Hearing their friends praise the tasty chat at Gokul, Mohammad Rizwan Ali and Yahiya Abdul Khader could not control their temptation. Students of intermediate second year and cousins, both set out to the joint for the first time on August 25 last year after coming back from the college.

“If they were alive, they would have been in the first year engineering. Not a day passes without their mothers crying. Rizwan, the youngest of the three sons and intelligent, was very attached to his parents. Unable to bear his loss, his mother has shifted to Riyadh where her husband works,” Mohammad Muneer Uddin, 75, maternal grandfather of Rizwan and Yahiya said.

Kundan Das, who used to sell bags in front of Gokul Chat, was the sole breadwinner of a family comprising three daughters and two sons. As usual Das was at work when the blast took away his life. “I have taken up my father’s business after quitting my college. My uncles are supporting our family,” Anil K umar, 20, Das’s eldest son said.

Kishan Gode’s wife is forced to work as a labourer after his death in the blast. Kishan used to work at the eatery.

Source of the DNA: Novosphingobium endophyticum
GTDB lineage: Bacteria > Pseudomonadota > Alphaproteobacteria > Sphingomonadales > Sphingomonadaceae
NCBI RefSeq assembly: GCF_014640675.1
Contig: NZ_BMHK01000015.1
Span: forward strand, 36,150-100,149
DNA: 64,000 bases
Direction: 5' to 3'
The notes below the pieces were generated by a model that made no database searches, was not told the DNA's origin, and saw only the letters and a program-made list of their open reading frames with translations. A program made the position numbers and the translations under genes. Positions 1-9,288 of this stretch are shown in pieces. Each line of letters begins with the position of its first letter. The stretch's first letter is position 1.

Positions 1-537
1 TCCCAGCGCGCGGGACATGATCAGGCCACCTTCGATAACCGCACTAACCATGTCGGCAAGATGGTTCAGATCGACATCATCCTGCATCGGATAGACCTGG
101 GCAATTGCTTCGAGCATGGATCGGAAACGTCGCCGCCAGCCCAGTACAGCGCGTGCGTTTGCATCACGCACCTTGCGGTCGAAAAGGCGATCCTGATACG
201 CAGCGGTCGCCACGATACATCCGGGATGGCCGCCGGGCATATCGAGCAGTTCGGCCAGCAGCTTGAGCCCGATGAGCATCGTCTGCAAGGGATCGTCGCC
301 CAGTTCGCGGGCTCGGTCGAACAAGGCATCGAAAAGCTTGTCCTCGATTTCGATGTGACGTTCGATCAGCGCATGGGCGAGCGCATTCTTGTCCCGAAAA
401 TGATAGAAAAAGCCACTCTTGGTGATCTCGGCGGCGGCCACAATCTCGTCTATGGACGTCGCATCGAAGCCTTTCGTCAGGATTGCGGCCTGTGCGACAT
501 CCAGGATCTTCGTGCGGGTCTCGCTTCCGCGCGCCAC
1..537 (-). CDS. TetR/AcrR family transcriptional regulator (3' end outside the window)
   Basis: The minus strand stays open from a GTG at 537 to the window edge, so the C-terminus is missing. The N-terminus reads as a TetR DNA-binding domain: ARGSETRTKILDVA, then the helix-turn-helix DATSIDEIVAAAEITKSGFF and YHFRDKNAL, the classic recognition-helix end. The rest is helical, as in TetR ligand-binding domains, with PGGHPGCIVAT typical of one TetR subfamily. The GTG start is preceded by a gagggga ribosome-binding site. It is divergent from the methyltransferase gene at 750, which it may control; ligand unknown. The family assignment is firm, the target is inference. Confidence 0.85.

The debilitating blasts turned upside down many happy homes and left a permanent scar on the physhe of the city.

The victims only wish that such gory incidents do not recur. “It has happened to my family and many of others’. It should not happen to others,” Narsimha, Prathyusha’s father, who works in a private firm, said.

As many as 32 people were killed at the Gokul Chat blast and 11 at Lumbini Park on August 25 last year. The big question that is on everybody’s mine is: “Why are the perpetrators still moving scot-free?”

Tragic memories of black Saturday haunt victims

August 24th, 2008 – 4:08 pm ICT by IANS

Hyderabad, Aug 24 (IANS) A year after Hyderabad was rocked by twin bomb blasts that snuffed out 43 lives, the real culprits remain at large while memories of the black Saturday still haunt numerous families.It was the evening of Aug 25, 2007 when a powerful explosion devastated Lumbini Park near the state secretariat, killing people enjoying a laser show. Moments later, another but more powerful bomb ripped through Gokul Chat, a popular eatery that was packed at that time.